Skip to main content
Unsupported Browser Detected

Internet Explorer lacks support for the features of this website. For the best experience, please use a modern browser such as Chrome, Firefox, or Edge.

Growing as a Scientist, Student, and Community Member: My Experience With the NOAA Hollings Preparation Program

February 25, 2022

A University of Hawai‘i at Mānoa student from Kāneʻohe, O‘ahu recounts her NOAA internship experience within the Heʻeia National Estuarine Research Reserve.

Summer intern Mariko Quinn in a lab with urchins in containers on a table. Setting up the urchins in the lab to prepare for spawning—the first step in the experiment. Credit: NOAA/Sam Koeck.

Aloha, my name is Mariko Quinn, and I was an intern with the He‘eia National Estuarine Research Reserve during the 2021 Hollings Preparation Program. During my time in the program, I expanded my experience as a researcher and built important connections for my future.

Introduction to Research

My journey into the Hollings Prep Program began when I participated in the Hawaiʻi State Science Fair as a senior in high school. Growing up on the water in Kāneʻohe, O‘ahu, I’ve always been interested in the marine environment—the science fair allowed me to further explore these interests. Through the science fair, I engaged with NOAA scientists who judged my project and gave me advice on how to further my research experience. One of the scientists suggested that I participate in the Hollings Prep Program as an undergraduate, as it would allow me to pursue different avenues in marine science and learn about the careers available within the field.

Heʻeia fishpond on a cloudy day.
Heʻeia Fishpond, the site of Pae Pae o Heʻeia which is a nonprofit organization working to restore the fishpond. The Heʻeia NERR works closely with this organization, and it was the site of several laulima days and water sampling sites for our experiment. Credit: Ciara Ratum.

Working With the Heʻeia National Estuarine Research Reserve

Collector urchin on top of white rocks under water.
Tripneustes gratilla, otherwise known as the collector urchin, was the focus of our study. The urchin got its name for its tendency to collect small rocks and rubble, as in this photo. Credit: NOAA/Sam Koeck.

As a Hollings Prep Program intern, I worked with the Heʻeia National Estuarine Research Reserve. Over the summer, my partner, Hollings Intern Sam Koeck, and I worked on a project using collector sea urchins (Tripneustes gratilla) to assess the water quality around Moku o Loʻe (Coconut Island) and throughout the Heʻeia NERR area in Kāneʻohe Bay. We used a modified version of the Whole Effluent Toxicity Test Protocol, developed by the U.S. Environmental Protection Agency. This protocol allows us to determine if sea urchins can effectively reproduce in different areas. If a water sample yields low fertilization, this indicates poor water quality. We collected and assessed water quality samples from around the Heʻeia NERR and compared our results with physical water quality parameters.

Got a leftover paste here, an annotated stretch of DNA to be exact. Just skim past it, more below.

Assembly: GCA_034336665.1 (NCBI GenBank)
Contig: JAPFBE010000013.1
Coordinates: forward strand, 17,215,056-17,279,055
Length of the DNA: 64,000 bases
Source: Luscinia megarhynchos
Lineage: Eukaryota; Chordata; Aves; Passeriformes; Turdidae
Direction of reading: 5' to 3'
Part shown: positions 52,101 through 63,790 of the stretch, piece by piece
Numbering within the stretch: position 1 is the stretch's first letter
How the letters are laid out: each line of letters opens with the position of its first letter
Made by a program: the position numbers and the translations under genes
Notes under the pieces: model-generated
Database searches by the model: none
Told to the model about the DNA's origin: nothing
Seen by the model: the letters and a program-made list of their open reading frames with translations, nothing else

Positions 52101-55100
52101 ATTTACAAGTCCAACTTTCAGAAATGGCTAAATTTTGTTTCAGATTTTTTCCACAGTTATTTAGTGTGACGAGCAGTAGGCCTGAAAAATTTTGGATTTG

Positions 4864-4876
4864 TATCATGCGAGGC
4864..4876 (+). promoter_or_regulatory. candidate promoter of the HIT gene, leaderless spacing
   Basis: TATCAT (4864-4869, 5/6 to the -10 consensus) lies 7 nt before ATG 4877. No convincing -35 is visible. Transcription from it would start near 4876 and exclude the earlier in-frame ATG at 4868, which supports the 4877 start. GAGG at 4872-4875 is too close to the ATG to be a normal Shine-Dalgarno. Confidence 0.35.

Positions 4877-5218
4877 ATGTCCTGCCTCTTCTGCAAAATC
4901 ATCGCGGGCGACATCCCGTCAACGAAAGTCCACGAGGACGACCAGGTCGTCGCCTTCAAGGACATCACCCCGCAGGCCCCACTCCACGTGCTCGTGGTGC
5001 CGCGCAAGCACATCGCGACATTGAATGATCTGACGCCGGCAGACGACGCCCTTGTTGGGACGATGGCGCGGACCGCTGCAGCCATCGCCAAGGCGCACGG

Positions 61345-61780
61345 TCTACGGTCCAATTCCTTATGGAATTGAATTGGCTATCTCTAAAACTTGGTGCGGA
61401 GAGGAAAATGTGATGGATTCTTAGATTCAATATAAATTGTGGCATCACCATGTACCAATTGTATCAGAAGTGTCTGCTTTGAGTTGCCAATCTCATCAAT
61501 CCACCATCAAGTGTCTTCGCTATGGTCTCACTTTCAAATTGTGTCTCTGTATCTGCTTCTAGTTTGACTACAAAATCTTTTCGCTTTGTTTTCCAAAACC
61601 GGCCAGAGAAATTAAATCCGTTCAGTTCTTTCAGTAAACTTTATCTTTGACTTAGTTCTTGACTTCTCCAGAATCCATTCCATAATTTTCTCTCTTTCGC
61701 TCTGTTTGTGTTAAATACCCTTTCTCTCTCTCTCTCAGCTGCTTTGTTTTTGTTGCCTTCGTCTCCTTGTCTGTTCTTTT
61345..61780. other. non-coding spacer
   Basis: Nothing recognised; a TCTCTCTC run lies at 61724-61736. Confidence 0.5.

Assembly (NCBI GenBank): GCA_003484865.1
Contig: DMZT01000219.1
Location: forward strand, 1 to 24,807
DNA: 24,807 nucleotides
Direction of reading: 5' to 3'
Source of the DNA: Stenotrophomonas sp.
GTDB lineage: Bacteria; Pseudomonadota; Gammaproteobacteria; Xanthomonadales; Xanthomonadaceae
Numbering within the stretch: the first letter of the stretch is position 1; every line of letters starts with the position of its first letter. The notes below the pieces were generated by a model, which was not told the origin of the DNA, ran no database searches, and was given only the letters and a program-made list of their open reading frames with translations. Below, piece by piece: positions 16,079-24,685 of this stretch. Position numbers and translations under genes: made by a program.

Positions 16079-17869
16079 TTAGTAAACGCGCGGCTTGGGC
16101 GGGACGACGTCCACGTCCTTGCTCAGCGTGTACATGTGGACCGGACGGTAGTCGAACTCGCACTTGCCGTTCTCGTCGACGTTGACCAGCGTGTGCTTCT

Working with the Heʻeia NERR also allowed me to further connect with the area I grew up in through our weekly laulima days (group workdays). During our laulima days, we worked with nonprofit organizations Pae Pae O Heʻeia and Kāko‘o ‘Ōiwi, which are both partners of the Heʻeia NERR and are working to restore the wetland areas of Heʻeia. I also connected with other interns, students, and scientists working with the Heʻeia NERR while helping to restore the environment in my home communities.

Connecting with People Across the Pacific

The Hollings Prep Program internship incorporated weekly workshops and webinars that allowed us to connect with other Hollings interns and NOAA researchers throughout the organization. These activities were incredible opportunities to network and become more familiar with the different branches and jobs within NOAA. 

Through this internship, I gained experience as an independent researcher in a lab setting, allowing me to be more comfortable with both lab and fieldwork. In particular, I learned a lot about experimental design and decision making. Sam and I spent significant time learning how to adjust our experiment to answer the proper questions and developing the most effective methods to do that. This taught me important aspects of experimental design that I will be able to translate into future research I conduct. Furthermore, I learned a lot about the Hollings Scholarship Program itself and how I might be able to build upon my Hollings Prep Program experiences as a Hollings scholar. 

Several months after participating in the program, I presented at the NOAA Science Fair Student and Teacher Workshop. This presentation allowed me to connect with students and discuss how participating in the Hawaiʻi State Science Fair impacted me. Leaning on my experiences, I also provided guidance to some students about forming their projects and beginning their research journey. 

Overall, the Hollings Prep Program allowed me to grow as a scientist, student, and community member. It was an incredible summer of connecting with many new people and the area in which I grew up.

Meet the Blogger

Profile photo of Mariko Quinn

Mariko Quinn was a summer 2021 intern with the Hollings Prep Program. She is from Kāneʻohe, Hawaiʻi and graduated from Castle High School in 2020. Currently, she is a sophomore at the University of Hawaiʻi at Mānoa majoring in global environmental science and minoring in political science. She plans to pursue a career in marine science and environmental policy.

Last updated by Pacific Islands Regional Office on February 25, 2022